- The Washington Times - Sunday, April 20, 2003

Few doubt that the federal drug-approval process is in trouble: It costs too much and takes too long. While the reasons are myriad, the bottom line is that needed medicines are not being approved as quickly as they could be.
While the Food and Drug Administration should not sanction any elixir without regard to its efficacy, a balance must be found between safety and speed; between the danger of a drug-approval process which accounts for all toxic possibilities but paralyzes innovation (and possibly kills patients); and the danger of too short an approval process, where humans become inadvertent guinea pigs. New medical technology must walk the same tightrope. This is not to suggest that all the problems in the process are of the FDA's making. However, where the agency can speed the process and reduce its cost without sacrificing consumer safety, it should do so.
FDA Commissioner Dr. Mark McClellan has recently put forward a number of innovative solutions to that end. He has launched initiatives in several different areas of the drug-approval process, including avoiding multiple-cycle drug reviews; speeding the availability of generic drugs; improving the efficiency of drug reviews; hastening the approval of new medical devices; and setting up reforms in several other areas related to the drug-approval process.
Avoiding time-consuming multiple-cycle drug reviews for new medications (and new medical devices, see below) is high on the commissioner's list, and for good reason. Only about 50 percent of new medicines are approved the first time through the review process, and a study by the Tufts Center for the Study of Drug Development (CSDD) suggested that companies could save $100 million on their costs of developing a new drug either by reducing development time by nearly 19 percent or improving the clinical success rates by more than 25 percent. Earlier this year, Dr. McClellan instituted a "root cause analysis" to determine the reasons for multi-cycle reviews. One of the preliminary findings was that greater transparency and clear communication of approval requirements could help. So, Dr. McClellan followed up by instituting pilot programs to study the benefits of intensive early communications with drug manufacturers and the benefits of reviewing drug applications as they are sent in component by component, rather than waiting for (and possibly rejecting) the entire application.
Dr. McClellan also hopes to reduce the number of review cycles that generic drugs go through. Less than 10 percent of generics are approved on their first review cycle the average applicant takes 20 months to be approved. To do better, Dr. McClellan has proposed more collaboration between generics makers and generics reviewers. He has also asked for a $13 million increase in funding for the generic drug office in next year's budget, which he hopes will permit the agency to hire more inspectors. Dr. McClellan also hopes to reduce the review time for generics (and new medications, for that matter) by applying new performance standards to the approval process.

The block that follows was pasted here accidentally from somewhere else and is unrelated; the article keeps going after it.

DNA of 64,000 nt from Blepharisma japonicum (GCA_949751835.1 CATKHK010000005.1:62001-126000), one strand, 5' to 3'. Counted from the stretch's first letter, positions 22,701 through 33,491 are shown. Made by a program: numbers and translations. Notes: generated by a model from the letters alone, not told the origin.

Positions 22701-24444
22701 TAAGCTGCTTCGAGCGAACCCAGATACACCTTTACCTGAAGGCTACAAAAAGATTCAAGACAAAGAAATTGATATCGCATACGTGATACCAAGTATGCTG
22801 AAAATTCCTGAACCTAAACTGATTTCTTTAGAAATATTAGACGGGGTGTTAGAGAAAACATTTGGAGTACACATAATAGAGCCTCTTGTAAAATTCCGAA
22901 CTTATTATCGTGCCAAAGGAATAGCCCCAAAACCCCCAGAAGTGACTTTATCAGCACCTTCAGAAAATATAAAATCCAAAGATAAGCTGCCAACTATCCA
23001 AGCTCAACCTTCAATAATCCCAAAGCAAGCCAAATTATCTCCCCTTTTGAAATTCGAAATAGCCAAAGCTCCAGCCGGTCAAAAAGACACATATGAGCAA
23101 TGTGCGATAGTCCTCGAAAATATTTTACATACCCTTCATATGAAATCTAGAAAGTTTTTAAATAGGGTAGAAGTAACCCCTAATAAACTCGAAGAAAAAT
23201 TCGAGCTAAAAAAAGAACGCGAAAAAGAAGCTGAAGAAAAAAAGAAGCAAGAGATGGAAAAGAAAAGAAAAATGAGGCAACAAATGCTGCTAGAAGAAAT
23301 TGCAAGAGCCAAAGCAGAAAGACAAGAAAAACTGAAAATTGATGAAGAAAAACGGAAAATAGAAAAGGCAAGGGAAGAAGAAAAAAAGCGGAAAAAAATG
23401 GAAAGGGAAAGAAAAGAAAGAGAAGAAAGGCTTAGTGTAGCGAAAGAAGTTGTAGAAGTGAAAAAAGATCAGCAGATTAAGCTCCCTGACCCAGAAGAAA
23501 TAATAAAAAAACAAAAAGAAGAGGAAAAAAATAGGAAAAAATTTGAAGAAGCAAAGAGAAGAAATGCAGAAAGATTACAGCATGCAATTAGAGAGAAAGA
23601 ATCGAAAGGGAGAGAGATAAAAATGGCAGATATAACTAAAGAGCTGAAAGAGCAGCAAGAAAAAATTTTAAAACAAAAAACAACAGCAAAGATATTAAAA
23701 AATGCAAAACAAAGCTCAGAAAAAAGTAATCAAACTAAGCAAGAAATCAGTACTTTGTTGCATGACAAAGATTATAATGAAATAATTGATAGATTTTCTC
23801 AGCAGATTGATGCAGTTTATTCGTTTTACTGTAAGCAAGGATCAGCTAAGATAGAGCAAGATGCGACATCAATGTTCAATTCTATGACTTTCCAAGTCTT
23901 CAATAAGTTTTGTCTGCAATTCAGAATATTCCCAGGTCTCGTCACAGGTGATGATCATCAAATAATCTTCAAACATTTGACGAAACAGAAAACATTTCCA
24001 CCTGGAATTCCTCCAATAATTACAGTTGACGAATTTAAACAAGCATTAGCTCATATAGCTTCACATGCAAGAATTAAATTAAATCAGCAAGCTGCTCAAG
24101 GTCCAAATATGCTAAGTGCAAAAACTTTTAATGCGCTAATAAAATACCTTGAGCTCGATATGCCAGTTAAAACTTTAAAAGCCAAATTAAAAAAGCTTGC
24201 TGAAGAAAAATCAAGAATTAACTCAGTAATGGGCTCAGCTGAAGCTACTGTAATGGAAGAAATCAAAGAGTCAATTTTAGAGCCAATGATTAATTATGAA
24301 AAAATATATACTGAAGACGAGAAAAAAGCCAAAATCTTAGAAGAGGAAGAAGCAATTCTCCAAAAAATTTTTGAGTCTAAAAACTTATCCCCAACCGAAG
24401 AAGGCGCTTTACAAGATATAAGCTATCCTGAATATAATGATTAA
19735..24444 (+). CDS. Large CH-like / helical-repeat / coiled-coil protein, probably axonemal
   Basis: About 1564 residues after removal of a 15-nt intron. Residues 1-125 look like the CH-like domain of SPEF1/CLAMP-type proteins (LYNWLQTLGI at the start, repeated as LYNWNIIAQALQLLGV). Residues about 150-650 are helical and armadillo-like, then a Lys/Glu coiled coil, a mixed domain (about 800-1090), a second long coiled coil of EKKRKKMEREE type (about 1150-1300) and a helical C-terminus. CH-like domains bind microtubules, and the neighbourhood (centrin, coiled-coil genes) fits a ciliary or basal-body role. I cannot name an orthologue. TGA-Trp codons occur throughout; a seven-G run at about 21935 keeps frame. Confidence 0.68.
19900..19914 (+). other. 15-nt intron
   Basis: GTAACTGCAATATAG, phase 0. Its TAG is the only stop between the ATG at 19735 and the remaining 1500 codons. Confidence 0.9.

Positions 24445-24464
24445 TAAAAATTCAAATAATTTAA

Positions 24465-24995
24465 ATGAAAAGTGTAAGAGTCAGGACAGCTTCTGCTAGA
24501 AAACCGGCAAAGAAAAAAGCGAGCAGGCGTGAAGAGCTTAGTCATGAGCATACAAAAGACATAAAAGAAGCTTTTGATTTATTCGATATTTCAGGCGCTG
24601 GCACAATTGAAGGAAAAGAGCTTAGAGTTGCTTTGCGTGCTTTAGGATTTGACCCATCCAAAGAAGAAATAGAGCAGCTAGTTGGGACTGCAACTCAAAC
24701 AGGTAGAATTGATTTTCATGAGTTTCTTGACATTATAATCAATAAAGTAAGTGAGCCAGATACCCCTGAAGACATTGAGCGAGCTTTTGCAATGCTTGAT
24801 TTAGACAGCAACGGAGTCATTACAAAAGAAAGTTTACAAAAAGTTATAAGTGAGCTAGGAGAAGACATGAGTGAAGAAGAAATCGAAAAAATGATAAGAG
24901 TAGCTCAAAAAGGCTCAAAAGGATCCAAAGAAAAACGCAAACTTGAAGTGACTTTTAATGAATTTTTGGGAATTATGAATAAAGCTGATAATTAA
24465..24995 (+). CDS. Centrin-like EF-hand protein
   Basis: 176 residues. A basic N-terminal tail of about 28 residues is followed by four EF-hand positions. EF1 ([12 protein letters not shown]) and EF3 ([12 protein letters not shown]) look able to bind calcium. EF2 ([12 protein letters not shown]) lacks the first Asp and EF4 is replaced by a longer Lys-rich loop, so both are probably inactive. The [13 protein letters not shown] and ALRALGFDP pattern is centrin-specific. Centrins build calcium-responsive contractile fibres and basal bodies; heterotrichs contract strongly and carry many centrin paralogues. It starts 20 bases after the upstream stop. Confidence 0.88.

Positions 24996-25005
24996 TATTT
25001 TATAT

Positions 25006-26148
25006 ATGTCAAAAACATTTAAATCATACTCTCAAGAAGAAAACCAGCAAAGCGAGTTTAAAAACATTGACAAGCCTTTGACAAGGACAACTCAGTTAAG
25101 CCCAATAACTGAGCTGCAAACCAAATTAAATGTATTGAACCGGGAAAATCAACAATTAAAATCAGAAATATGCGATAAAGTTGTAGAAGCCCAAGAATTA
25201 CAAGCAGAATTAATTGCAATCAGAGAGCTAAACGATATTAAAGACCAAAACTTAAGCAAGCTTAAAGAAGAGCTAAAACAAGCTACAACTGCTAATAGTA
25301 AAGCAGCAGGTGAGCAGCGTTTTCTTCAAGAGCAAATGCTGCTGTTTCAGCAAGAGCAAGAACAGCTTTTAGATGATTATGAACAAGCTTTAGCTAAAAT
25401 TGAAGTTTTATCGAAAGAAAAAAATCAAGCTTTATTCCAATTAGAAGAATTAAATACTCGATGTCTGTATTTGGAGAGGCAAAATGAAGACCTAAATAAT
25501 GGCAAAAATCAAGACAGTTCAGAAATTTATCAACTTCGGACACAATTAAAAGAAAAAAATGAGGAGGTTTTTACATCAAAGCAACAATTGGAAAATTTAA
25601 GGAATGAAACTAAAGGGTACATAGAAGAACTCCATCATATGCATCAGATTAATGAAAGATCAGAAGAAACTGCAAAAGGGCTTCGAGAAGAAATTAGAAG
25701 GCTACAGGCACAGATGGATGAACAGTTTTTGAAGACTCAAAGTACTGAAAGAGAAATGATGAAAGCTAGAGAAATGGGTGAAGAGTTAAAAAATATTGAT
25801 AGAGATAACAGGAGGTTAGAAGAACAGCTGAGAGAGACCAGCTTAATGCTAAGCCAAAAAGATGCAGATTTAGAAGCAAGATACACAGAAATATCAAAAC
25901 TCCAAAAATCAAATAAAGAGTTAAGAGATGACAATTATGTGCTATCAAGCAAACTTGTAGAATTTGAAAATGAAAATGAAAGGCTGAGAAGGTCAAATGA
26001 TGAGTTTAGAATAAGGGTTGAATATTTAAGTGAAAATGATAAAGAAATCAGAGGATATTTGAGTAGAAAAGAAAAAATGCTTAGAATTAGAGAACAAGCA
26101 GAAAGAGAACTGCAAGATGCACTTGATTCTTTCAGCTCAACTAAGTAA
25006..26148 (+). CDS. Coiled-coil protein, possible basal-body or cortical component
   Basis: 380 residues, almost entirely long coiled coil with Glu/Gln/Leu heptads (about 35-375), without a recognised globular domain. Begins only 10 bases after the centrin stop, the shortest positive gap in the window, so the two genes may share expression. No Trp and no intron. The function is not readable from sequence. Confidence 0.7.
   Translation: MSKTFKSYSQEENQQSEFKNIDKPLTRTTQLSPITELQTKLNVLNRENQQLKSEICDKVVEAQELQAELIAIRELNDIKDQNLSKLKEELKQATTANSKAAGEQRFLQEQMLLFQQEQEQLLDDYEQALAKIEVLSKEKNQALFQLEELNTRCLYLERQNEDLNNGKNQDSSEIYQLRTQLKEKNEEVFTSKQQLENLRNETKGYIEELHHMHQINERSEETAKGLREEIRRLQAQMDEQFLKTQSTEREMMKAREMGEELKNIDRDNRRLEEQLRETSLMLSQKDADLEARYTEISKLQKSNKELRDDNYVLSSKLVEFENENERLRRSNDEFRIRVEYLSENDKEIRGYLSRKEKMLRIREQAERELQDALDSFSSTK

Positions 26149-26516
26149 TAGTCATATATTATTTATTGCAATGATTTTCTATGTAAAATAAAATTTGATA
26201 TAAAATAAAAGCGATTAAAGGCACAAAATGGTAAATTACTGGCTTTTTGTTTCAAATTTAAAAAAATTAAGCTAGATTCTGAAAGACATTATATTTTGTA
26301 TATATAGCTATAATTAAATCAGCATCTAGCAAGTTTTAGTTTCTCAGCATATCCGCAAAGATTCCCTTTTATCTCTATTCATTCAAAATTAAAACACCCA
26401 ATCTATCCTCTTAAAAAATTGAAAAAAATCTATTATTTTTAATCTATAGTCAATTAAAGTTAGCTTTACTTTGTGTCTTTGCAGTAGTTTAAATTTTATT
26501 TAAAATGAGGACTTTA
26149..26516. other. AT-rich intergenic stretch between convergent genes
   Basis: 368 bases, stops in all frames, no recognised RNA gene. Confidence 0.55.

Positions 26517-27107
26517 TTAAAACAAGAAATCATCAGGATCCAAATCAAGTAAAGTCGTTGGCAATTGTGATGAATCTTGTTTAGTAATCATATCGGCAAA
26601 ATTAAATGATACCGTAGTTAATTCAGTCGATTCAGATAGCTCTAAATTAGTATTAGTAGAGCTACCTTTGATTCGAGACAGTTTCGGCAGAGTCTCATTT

Imposing new performance standards for the review process could improve the efficiency of drug reviews. At the commissioner's behest, the FDA is attempting to develop "quality systems" for the reviews, so that the best management practices will be applied and will be measured against a reasonable performance baseline. In an effort to produce the best results from the process, Dr. McClellan has properly engaged the expertise of consultants from outside the FDA.
The commissioner's initiatives to speed the approval of new medical technology combines elements of the other three initiatives it's critical, since new medical devices can be just as vital as new medicines in curing ailments or relieving suffering. The three-part initiative combines a "root cause analysis" for multi-cycle product reviews, the development of quality systems for review processes and the publication of better product approval guidelines by using outside experts.
In addition, Dr. McClellan is also pushing for reform in other areas related to the drug-approval process. He hopes to update the FDA's guidelines for good manufacturing practices, which haven't been revised in a quarter-century. To limit adverse events from wrongly prescribed pharmaceuticals, he's proposed a universal bar-coding system. He's even pushing for pharmaceutical package inserts to be written more intelligibly.
Another important part of safely speeding the drug-approval process, particularly for encouraging the development of new treatments against agents of bioterrorism, is guaranteeing that pharmaceutical companies will have a market for them. However, that is more the business of Congress than the FDA commissioner.
In the next editorial in this series, we'll examine some ways that Congress could speed the drug-approval process, as well as a few other proposals to the same end that Dr. McClellan might also want to consider.

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